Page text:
There’s something to be said for Kansas City, Mo. Mayor Mark Funkhouser’s ire.
The embattled mayor, who faces re-election soon, blasted the Greater Kansas City Chamber of Commerce during a press conference last week for its support of the PEAK program. Funkhouser said the program – Promoting Employment Across Kansas – poaches employment from Kansas City, Mo. and sends it across the state line.
“It’s just nuts,” Funkhouser said.
The program, passed by the Kansas Legislature in 2009, allows for-profit businesses relocating to Kansas to retain 95 percent of their payroll withholding tax over a period of five or more years. The state Secretary of Commerce determines eligibility for companies.
Funkhouser is right: the plan is clown-shoes nuts, especially in the Kansas City area.
“Our fortunes are tied together, and that’s an empirical fact,” Funkhouser said.
The state of Kansas – as a revenue collector, not as a people – is the main beneficiary of such a program. When the Kansas City Wizards moved from Kansas City, Mo. to Kansas City, Kan., new, long-term jobs weren’t created in the metro. Wizards employees simply will point their vehicles in a different direction when heading to the office.
Funkhouser proposed that the state of Missouri should consider similar economic development incentives to stop the shuffling of companies within the area.
That’s just throwing one bad idea after another.
There doesn’t appear to be support in the Missouri Legislature to offer such incentives, and that’s a wise move. Legislators or a state officer like the appointed-Secretary of Commerce in Kansas shouldn’t be picking winners in business and industry. The market should determine that.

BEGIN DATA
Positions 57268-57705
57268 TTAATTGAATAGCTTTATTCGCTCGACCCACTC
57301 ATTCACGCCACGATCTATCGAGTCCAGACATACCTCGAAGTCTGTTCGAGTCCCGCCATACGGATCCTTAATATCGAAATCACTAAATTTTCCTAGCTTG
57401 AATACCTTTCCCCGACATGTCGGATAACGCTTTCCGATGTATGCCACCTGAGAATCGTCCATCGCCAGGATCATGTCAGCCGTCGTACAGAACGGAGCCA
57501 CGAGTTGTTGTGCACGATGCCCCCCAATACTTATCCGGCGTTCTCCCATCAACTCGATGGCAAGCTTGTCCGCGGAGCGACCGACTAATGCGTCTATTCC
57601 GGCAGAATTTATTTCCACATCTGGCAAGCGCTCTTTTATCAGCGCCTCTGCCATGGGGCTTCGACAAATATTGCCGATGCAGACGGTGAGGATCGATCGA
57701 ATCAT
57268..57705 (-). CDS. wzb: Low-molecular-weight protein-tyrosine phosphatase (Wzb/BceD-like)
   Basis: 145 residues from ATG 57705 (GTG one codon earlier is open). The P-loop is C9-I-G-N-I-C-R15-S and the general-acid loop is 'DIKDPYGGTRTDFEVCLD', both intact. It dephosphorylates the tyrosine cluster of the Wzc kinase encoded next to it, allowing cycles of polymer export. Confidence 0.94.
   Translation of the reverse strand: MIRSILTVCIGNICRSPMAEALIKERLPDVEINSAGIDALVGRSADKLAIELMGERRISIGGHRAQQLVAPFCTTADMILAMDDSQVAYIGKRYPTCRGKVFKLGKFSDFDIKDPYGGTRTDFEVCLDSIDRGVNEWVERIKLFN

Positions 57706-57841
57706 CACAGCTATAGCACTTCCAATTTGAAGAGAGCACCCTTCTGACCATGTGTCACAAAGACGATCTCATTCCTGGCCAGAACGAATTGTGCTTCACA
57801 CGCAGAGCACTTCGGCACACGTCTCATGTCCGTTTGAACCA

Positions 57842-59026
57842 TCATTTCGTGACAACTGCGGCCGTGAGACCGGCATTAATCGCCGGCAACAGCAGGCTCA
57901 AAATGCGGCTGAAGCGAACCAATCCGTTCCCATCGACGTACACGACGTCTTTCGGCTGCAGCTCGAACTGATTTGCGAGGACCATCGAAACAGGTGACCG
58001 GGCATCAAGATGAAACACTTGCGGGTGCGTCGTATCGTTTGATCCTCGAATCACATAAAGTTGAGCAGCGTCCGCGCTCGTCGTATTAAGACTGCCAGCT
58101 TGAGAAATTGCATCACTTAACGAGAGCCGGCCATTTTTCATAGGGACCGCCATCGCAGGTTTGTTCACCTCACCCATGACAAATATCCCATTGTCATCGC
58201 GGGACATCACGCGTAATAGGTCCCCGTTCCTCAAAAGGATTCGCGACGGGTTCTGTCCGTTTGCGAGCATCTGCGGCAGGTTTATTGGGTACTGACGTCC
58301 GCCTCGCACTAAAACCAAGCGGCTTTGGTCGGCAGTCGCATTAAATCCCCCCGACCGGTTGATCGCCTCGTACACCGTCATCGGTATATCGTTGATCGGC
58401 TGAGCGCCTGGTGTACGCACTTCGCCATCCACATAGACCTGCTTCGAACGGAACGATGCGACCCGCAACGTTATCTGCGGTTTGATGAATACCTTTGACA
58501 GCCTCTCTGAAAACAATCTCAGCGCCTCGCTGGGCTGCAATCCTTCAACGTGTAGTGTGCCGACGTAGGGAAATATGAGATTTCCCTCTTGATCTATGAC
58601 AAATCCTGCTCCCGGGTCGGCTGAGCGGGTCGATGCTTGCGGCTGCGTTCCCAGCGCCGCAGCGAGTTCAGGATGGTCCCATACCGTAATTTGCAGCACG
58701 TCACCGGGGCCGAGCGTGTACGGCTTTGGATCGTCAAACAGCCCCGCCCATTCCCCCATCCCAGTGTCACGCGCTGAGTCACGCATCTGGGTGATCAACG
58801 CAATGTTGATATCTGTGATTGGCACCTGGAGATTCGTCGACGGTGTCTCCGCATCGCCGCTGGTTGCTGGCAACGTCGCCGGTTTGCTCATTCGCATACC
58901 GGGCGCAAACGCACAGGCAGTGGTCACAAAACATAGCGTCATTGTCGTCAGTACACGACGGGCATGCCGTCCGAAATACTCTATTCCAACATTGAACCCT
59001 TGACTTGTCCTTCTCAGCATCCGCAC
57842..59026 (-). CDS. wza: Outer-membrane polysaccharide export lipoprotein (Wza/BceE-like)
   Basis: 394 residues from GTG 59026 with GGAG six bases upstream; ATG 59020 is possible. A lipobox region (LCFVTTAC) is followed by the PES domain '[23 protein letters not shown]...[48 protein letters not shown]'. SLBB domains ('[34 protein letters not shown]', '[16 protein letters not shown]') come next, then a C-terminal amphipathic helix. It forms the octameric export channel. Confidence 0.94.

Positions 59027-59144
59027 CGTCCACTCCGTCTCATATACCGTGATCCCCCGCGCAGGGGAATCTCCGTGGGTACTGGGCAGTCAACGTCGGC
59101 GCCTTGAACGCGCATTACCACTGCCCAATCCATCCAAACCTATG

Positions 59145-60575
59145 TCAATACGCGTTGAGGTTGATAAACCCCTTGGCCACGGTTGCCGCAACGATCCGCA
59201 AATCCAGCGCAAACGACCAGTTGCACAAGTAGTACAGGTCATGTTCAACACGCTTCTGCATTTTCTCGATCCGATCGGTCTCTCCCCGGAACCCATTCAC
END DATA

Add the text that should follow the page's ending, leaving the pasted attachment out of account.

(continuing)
And the incentives will lead to problems down the road. If the businesses Kansas is “poaching” from Missouri actually prefer doing business in the city’s center, they’re likely to return to Missouri when the incentives expire.
Or, they’ll be back at the bargaining table pitting the two state legislatures against one another in a negotiation in which both states lose.
The business incentives Kansas offers now are forcing the populace at-large to subsidize businesses. While Kansas offers lucrative deals to businesses it deems worthy, citizens were slammed with a whopping 18 percent sales tax increase, or 1 cent sales tax increase.
In the meantime, cities and counties are getting involved in offering sweet deals.
Mayor Mark Funkhouser has no control over what the state legislature does, but he faces intense pressure to dismantle the earnings tax and find other ways to fund Kansas City’s needs.
At one time, the Kansas City Mayor offered lukewarm support for the idea of eliminating the earnings tax. However, now that it’s to appear on a ballot, he’s singing a different tune.
In the meantime, the Mayor supported a move to offer $1.5 million in earnings tax abatements to keep the National Association of Insurance Commissioners (NAIC) in Kansas City, Mo.
The Mayor is absolutely correct that the poaching needs to stop, but he can do his own small part by refusing to grant abatements to certain businesses at the expense of the people and other businesses in his own community.
When large corporations receive incentives, it’s big news. However, small businesses generate about 80 percent of all jobs.
If the earnings tax is too big for the NAIC, it’s too big for the rest of us. The problem with incentives isn’t solely a state problem. It’s a local problem, too, and Funkhouser should know better.